In May 2016, Johnson filed a petition under § 2241 alleging that his due process rights were violated in connection with the disciplinary hearings, and seeking restoration of good conduct time. The District Court dismissed the petition, holding that Johnson had failed to exhaust his administrative remedies and that his claim was inexcusably procedurally defaulted. Johnson timely appealed but also filed a timely motion for reconsideration, which the District Court denied. Johnson filed an amended notice of appeal. See Fed. R. App. P. 4(a)(4)(B)(ii).
Johnson has been incarcerated, since the time of filing, at the United States Penitentiary in Waymart, PA (USP-Canaan), which is located in the Middle District of Pennsylvania. And though Johnson named the custodian of USP-Big Sandy in Kentucky as the defendant in his petition, the petition was properly brought in the Middle District, which is where his custodian was at the time of filing. See 28 U.S.C. §§ 2242, 2243.
We have jurisdiction pursuant to 28 U.S.C. § 1291. --------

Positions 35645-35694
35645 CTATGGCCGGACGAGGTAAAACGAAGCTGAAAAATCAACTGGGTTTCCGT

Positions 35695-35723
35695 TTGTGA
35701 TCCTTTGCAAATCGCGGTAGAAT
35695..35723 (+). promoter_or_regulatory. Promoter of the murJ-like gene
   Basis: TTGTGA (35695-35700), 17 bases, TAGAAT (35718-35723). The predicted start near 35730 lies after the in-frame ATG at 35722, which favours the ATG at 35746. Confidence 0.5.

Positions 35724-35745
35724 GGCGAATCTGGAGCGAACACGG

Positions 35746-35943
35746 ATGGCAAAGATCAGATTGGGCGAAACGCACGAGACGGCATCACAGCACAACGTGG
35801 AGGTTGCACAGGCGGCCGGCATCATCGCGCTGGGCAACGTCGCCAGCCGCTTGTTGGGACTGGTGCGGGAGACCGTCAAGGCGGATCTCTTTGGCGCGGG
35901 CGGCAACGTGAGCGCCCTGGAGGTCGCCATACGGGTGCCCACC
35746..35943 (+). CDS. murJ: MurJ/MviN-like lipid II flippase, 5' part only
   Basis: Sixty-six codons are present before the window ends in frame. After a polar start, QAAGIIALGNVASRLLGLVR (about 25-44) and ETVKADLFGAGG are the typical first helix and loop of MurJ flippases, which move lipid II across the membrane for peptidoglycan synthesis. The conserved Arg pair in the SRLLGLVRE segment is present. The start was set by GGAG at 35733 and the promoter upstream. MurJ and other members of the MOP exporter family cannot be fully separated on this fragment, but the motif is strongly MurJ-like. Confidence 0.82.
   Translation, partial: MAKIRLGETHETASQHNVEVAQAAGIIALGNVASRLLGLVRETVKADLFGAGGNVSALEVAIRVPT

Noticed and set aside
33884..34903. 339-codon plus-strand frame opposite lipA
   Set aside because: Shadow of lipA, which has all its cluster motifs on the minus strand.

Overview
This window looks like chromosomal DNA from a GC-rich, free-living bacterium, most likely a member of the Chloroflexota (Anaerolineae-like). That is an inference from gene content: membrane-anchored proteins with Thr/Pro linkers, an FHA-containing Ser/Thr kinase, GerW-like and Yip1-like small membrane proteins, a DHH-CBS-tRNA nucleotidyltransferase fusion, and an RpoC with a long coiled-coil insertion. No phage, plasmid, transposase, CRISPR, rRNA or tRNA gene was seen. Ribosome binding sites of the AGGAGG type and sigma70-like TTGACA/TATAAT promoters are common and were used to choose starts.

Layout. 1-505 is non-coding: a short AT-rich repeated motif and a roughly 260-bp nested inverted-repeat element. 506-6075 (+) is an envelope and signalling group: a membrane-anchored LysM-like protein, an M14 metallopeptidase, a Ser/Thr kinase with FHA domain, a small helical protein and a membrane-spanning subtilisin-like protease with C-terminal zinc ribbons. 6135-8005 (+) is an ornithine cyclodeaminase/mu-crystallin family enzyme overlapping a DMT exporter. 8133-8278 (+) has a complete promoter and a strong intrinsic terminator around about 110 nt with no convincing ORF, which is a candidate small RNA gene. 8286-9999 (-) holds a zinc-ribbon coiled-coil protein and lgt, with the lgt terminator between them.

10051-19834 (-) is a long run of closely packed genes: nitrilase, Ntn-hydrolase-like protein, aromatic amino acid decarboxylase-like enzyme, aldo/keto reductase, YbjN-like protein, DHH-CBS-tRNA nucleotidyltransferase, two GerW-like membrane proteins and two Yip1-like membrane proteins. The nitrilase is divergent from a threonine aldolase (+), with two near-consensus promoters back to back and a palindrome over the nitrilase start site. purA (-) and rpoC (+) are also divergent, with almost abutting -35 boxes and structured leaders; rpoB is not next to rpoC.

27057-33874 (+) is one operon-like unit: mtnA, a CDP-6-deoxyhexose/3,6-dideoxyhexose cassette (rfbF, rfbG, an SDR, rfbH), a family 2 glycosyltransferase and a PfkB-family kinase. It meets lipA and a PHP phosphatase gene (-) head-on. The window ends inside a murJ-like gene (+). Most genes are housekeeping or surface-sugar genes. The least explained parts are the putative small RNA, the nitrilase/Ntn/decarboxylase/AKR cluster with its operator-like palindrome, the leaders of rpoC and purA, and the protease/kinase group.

A § 2241 petition is the appropriate vehicle for raising constitutional claims when a prison disciplinary proceeding results in the loss of good conduct time. See Queen v. Miner, 530 F.3d 253, 254 n.2 (3d Cir. 2008). A federal prisoner must exhaust his administrative remedies before petitioning for a writ of habeas corpus pursuant to § 2241. See Moscato v. Fed. Bureau of Prisons, 98 F.3d 757, 760 (3d Cir. 1996). Proper exhaustion requires that a petitioner assert an issue or claim at every administrative level. Id. at 761. Pursuant to BOP regulations, a federal prisoner found guilty at a DHO hearing may appeal the decision to the Regional Director, who must respond within 30 days of the appeal's filing. 28 C.F.R. §§ 542.14(d)(2); 542.18. Following the Regional Director's denial, an inmate may appeal to the General Counsel in the Central Office. § 542.15(a). "Appeal to the General Counsel is the final administrative appeal." Id.